I was recently in a meeting where MOOCs were discussed and I found a few individuals who were not aware of this new phenomenon.
Never heard of a MOOC? Nope, it’s not a cow with a cold… it stands for Massively Open Online Course (MOOC). Still confused? You’re not alone.
Massive – targeting large numbers of students
Open – anyone can enroll and there is no fee
Online – uses new web-based technology for delivering content
Course – activities for meeting a set of learning objectives
A number of independent projects or services for providing MOOCs have emerged over the last year and while they are managed in partnership with institutions of Higher Education, like Coursea which grew out of Stanford University, they have also raised questions about the future of these institutions.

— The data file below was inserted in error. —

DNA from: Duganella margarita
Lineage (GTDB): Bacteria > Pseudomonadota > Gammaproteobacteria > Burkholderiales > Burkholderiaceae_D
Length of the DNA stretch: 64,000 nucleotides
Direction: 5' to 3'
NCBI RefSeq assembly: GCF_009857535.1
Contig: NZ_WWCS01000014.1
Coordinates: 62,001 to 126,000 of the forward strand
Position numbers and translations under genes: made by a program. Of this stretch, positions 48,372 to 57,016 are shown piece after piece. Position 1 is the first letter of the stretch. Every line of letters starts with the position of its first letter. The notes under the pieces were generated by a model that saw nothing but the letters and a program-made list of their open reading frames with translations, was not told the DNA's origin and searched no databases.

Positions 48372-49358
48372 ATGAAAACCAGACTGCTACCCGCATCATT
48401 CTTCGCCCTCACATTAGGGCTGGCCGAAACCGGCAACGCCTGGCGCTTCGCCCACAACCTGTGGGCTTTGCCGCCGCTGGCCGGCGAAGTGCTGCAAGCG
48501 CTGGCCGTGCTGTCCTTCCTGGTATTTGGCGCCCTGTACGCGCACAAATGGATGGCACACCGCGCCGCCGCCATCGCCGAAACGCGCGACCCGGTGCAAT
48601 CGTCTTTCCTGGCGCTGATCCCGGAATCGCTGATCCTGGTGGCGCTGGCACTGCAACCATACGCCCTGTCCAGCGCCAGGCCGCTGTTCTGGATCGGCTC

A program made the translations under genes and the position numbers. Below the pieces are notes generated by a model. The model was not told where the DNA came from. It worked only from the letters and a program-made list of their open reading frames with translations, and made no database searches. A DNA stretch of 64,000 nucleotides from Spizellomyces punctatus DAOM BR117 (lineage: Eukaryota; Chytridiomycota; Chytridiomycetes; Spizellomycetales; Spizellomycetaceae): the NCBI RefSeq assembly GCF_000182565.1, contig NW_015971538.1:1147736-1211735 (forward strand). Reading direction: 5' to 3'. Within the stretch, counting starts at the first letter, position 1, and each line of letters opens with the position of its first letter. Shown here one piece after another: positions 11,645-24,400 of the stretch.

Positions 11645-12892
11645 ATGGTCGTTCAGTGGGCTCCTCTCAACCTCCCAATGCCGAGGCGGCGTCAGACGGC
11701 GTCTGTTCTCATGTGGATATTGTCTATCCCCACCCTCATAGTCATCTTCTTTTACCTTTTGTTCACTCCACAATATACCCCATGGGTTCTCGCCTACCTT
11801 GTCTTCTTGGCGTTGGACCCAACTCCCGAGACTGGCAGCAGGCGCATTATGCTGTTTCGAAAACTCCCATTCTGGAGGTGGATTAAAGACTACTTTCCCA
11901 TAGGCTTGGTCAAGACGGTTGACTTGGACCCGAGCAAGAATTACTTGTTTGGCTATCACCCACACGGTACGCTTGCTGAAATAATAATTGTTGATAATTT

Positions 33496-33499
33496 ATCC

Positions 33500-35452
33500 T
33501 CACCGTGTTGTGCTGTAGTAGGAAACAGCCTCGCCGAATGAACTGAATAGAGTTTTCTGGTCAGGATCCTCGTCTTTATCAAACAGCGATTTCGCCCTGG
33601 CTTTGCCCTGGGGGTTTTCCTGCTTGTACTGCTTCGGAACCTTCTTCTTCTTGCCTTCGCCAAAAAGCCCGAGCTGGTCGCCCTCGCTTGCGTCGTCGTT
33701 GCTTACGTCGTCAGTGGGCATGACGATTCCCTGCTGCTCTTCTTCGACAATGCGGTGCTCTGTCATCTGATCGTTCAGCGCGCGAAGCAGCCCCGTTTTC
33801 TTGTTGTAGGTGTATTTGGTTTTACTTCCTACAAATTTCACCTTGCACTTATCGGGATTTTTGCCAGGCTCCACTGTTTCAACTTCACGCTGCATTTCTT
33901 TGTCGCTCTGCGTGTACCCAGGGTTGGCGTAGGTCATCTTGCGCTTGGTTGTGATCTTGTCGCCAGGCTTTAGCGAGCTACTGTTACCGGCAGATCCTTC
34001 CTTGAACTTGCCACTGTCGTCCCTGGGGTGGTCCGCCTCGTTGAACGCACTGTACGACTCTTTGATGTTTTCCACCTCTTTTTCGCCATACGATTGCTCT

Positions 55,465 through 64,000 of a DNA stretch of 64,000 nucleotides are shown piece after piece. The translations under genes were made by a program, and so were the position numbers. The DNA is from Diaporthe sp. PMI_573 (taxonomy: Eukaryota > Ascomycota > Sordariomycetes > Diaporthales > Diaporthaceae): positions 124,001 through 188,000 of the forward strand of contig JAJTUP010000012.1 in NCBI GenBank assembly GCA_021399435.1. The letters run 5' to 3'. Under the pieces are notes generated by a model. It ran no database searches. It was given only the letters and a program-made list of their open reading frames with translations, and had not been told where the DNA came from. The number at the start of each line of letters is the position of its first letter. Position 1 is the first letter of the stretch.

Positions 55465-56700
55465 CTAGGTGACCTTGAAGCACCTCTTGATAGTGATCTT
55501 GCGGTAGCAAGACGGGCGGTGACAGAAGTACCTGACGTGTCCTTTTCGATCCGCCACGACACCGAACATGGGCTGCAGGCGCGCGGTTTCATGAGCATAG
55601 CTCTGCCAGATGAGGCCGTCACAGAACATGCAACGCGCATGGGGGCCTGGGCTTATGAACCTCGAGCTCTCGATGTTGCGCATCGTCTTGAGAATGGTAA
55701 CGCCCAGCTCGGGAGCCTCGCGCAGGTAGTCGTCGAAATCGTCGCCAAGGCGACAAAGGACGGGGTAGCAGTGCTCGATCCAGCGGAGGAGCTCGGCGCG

To learn more, check out Wikipedia.
However, you should know that MOOCs don’t provide college credit. Yes, you can take and hopefully complete a MOOC and receive a certificate, but you will not receive any college credit for your work. Or is that about to change?
In a recent article in The Chronicle, the American Council on Education is now recommending credits be given for individuals who successfully complete one of five MOOCs.
So, what might this mean to institutions like Washburn University? Will it be disruptive? Let us know what you think… if you care to post a comment.